Late wednesday evening might not be the best time for two fairly unknown bands to gather an audience, but I was still a bit surprised that there were perhaps 15 people in total watching these two bands play - even the tickets costed just six euros. The "bar floor" was pretty packed, though. Anyway, onto the bands.

"We are Neondad, and we're from the '80s." This quartet's music ranged from mellow moments to harsher notes, but the overall experience could be described as very emotional shoegaze-rock. The sound and playing were splendid in both the rather minimalistic and the more "rocking" and "rawer" parts. There was no real need for earplugs, which was good since I forgot to take any with me. Neondad's music is not depressed, although slightly melancholic. I would describe the songs' content as warm and honest emotions. The band was relaxed and seemed to have a good time on stage, and the live-sound suited the skilled and slowly evolving songs.

I don't usually listen to this kind of music at home, but in a live-situation Neondad was really enjoyable. Bonus points for wearing neon sticks and telling bad jokes, the special mention this time being awarded to the one about Ramones and Europe's "Final Countdown."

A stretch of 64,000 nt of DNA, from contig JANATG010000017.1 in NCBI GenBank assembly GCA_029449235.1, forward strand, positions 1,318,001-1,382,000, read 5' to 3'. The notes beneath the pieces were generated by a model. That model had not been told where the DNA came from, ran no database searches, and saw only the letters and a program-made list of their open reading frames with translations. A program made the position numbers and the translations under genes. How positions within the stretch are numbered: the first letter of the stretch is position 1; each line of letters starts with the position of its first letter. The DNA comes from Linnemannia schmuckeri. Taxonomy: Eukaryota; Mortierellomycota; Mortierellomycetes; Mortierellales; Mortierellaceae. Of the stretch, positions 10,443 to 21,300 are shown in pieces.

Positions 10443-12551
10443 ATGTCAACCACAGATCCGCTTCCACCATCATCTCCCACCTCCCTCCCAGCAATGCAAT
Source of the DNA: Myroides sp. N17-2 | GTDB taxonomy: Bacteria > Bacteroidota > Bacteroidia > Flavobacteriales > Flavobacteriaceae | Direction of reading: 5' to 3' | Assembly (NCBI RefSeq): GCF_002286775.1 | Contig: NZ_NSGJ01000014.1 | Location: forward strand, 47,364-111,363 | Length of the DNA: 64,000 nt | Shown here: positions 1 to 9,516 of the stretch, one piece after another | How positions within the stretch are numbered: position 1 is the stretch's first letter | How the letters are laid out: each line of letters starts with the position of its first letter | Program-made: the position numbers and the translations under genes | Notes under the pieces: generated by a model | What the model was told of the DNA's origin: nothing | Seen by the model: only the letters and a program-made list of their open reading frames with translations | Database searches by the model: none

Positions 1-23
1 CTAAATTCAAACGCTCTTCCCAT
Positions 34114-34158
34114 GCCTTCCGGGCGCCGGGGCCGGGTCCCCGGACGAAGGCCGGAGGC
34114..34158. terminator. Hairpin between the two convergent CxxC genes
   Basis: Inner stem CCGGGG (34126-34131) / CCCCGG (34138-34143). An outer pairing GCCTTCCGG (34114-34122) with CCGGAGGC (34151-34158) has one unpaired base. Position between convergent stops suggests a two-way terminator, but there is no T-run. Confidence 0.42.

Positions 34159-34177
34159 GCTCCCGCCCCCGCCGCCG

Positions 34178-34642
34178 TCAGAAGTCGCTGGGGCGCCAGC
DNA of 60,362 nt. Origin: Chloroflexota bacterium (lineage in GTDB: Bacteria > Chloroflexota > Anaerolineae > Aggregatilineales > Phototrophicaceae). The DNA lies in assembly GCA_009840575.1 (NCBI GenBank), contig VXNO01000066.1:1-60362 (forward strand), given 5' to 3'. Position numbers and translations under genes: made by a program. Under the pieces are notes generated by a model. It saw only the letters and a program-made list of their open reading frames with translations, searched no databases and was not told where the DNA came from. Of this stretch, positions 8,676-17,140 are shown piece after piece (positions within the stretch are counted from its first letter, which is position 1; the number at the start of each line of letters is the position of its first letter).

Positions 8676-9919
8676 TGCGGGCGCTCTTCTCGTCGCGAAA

I received Kiveskives' new album a day before witnessing them live, so I wasn't too sure how their gig would be like. The trio's guitarist took the stage wearing something like a diving suit with a baby's romper on his head, the synth-player wore a sleeping suit, and the drummer, well he had normal clothes actually. The band's songs are instrumental rock-tunes with a distorted guitar (and now I started to long for my earplugs), nintendo-like synths and skilled drums. Some occasional shout or other vocal outburst were also used to bring some easier understandability to the otherwise twisted songs. The guitarist kept jumping around throughout the gig, so the experience was a visual one as well.

In addition to the chiptune-retro, jamming bits and sudden changes in the riffs, paces and the songs' overall style, the songs had surprising tribute-like adds; "Remu" bows down to Hurriganes, one song had synths that reminded me of Prodigy and there were other bits with '80s discopop-influences, some childrens' song melodies, a bit with Indian exotics... the list goes on. The front of the stage was initially empty, but after a couple of songs there were two to four people dancing through the rest of the gig. Kiveskives got to play an encore and give some autographs, too, and the band seemed to enjoy their time on stage.

Overall I enjoyed watching the band play, and it was clear they've rehearsed their craft a lot since there was no sloppiness to be heard. The gig was fun and entertaining, and made it clear that despite the humour in the band's music, they are no joke.